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Principals are considered central in initiating and mobilizing changes in schools; however, their political behaviors in the course of school changes are underexplored…
Principals are considered central in initiating and mobilizing changes in schools; however, their political behaviors in the course of school changes are underexplored. The present research investigated the influence tactics used by school principals to induce teachers to join a process of second-order (deep and wide) change in the school teaching and culture. In specific, the authors were interested to know which influence tactics, principals and staff members considered to be efficient during such a second-order change process.
The study was based on a case study method focusing on four Israeli Jewish state public religious schools participating in the “Routes” program aimed at strengthening religious values in schools. Data collection included semi-structured interviews with principals, teachers with program coordinators responsibilities and teachers in four schools.
The results indicate that school principals who are considered successful in leading changes display two key influence prototypes: a hybrid type that combines soft and hard influence tactics and a unitype that relies on soft influence tactics.
The research study contributed to the limited knowledge in educational administration on micropolitics and political behaviors in the course of school changes.
This paper aims to examine the accountants’ stereotype as it is developed within a sample of fiction novels. The descriptions of accountants in these novels are used to determine the attributes associated with the accountants’ image. Further, the purpose is to identify and compare the results of the present study with those images that have been identified in previous studies.
The descriptions in the novels are analyzed using context analysis and the corpus available through the General Inquirer (GI). A comparison is made between the results found in the present study using context analysis with previous studies using social-cultural methods to investigate stereotypes. The current paper attempts to avoid investigator bias based on social learning; lessens subjective interpretations; and rather than using a non-transferable rating scale unique to one article, it uses a widely accepted evaluation measure in the GI.
The image of accountants in the sample of novels was found to be positive rather than the negative image described in previous papers. The conclusion reached is that past studies of the accountants’ image have not eliminated social-cultural biases from their research results. The present study suggests that an image filled with negative characteristics may vary with the medium, and there may not be a universal image of the accountant.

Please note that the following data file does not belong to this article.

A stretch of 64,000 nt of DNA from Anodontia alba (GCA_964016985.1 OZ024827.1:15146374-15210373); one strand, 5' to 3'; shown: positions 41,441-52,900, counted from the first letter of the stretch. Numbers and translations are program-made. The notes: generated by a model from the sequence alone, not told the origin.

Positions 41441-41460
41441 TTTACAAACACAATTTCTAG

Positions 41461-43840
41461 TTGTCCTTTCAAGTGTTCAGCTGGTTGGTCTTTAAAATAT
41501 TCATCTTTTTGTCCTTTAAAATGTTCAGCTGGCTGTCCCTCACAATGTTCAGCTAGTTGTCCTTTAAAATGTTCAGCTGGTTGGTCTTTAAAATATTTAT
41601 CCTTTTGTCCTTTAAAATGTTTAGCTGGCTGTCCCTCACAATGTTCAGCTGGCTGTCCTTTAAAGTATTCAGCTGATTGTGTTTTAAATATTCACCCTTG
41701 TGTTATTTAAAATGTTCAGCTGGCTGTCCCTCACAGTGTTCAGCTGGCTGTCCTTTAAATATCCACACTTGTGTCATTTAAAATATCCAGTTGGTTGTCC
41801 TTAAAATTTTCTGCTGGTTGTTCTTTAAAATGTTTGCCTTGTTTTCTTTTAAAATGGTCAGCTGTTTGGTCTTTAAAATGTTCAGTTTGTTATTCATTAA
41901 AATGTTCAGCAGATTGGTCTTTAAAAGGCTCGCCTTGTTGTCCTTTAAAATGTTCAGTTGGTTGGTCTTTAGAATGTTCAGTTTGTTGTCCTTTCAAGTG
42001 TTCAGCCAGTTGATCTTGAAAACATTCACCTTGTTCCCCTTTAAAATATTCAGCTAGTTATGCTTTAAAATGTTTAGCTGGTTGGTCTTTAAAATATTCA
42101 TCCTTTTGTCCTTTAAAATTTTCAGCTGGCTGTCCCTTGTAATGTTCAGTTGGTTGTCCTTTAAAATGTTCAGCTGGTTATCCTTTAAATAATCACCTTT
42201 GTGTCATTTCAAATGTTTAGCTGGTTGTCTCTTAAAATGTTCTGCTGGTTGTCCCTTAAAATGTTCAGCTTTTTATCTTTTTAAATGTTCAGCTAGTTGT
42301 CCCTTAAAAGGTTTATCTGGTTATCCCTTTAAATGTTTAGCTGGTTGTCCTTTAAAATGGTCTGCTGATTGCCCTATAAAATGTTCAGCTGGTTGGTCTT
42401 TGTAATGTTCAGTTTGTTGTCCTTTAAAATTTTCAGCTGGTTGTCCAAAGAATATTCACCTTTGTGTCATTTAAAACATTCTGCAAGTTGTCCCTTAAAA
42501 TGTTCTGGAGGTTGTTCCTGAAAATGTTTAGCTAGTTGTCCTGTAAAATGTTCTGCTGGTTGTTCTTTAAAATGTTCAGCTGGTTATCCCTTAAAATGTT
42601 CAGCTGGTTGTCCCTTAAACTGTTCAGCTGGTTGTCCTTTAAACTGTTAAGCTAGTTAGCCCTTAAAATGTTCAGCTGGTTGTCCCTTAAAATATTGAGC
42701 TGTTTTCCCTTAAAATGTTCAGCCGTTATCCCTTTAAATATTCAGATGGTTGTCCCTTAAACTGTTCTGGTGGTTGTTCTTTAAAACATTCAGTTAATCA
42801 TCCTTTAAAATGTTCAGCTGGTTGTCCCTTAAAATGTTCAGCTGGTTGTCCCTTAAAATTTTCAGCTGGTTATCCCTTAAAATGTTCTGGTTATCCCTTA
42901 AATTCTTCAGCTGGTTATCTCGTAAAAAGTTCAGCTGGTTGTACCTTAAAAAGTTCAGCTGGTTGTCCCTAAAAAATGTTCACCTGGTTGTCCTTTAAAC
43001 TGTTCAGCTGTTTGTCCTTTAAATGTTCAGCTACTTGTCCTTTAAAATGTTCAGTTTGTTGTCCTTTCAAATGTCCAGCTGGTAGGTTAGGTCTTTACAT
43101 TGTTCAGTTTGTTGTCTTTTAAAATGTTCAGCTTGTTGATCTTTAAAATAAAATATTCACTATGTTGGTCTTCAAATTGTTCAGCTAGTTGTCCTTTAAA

One weakness of content analysis is that positive words are used in phrases that may have negative connotations. For example, the word “cool” as related to a person may have the meaning that a person is really neat or that they are standoffish. Another limitation of context analysis is coding bias as a consequence of the subjectivity among the various individuals performing the coding. The corpus used in the GI attempts to overcome these issues.
Managers’ potential interactions with accountants are affected by their internal perceptions of the accounting profession. If accountants are associated with negative images as outlined in previous research, why is their decision-making input still widely used? An understanding of why a group of such professionals are considered to be important to decision-making needs to be analyzed. If managers truly believe accountants are weak, negative and short-sighted, as has been confirmed in previous research, accountants and their skill set would not be used by managers. Yet, their skills are sought out by managers. The dichotomy is investigated in the paper.
Stereotypes affect members of the public in their support, approach and interactions with a profession. The job functions available to a profession are affected and restricted by its stereotype. Unfortunately, many people develop distortions and biases in their perceptions and react toward a group based on those internally held perceptions. It is worthwhile to understand how a group is viewed in society to be able to understand how they can deal with these stereotypes.
The approach in the paper is the first application of context analysis to the study of the accountant’s image. In this context, data identified in the structure of a text provide a basis to the underlying patterns in the text and by implication its attributes. Unlike the past studies, which rely on social learning to evaluate the accountants’ image, the current research combines content analysis with corpus linguistics to identify themes and the significance of relationships in the data set.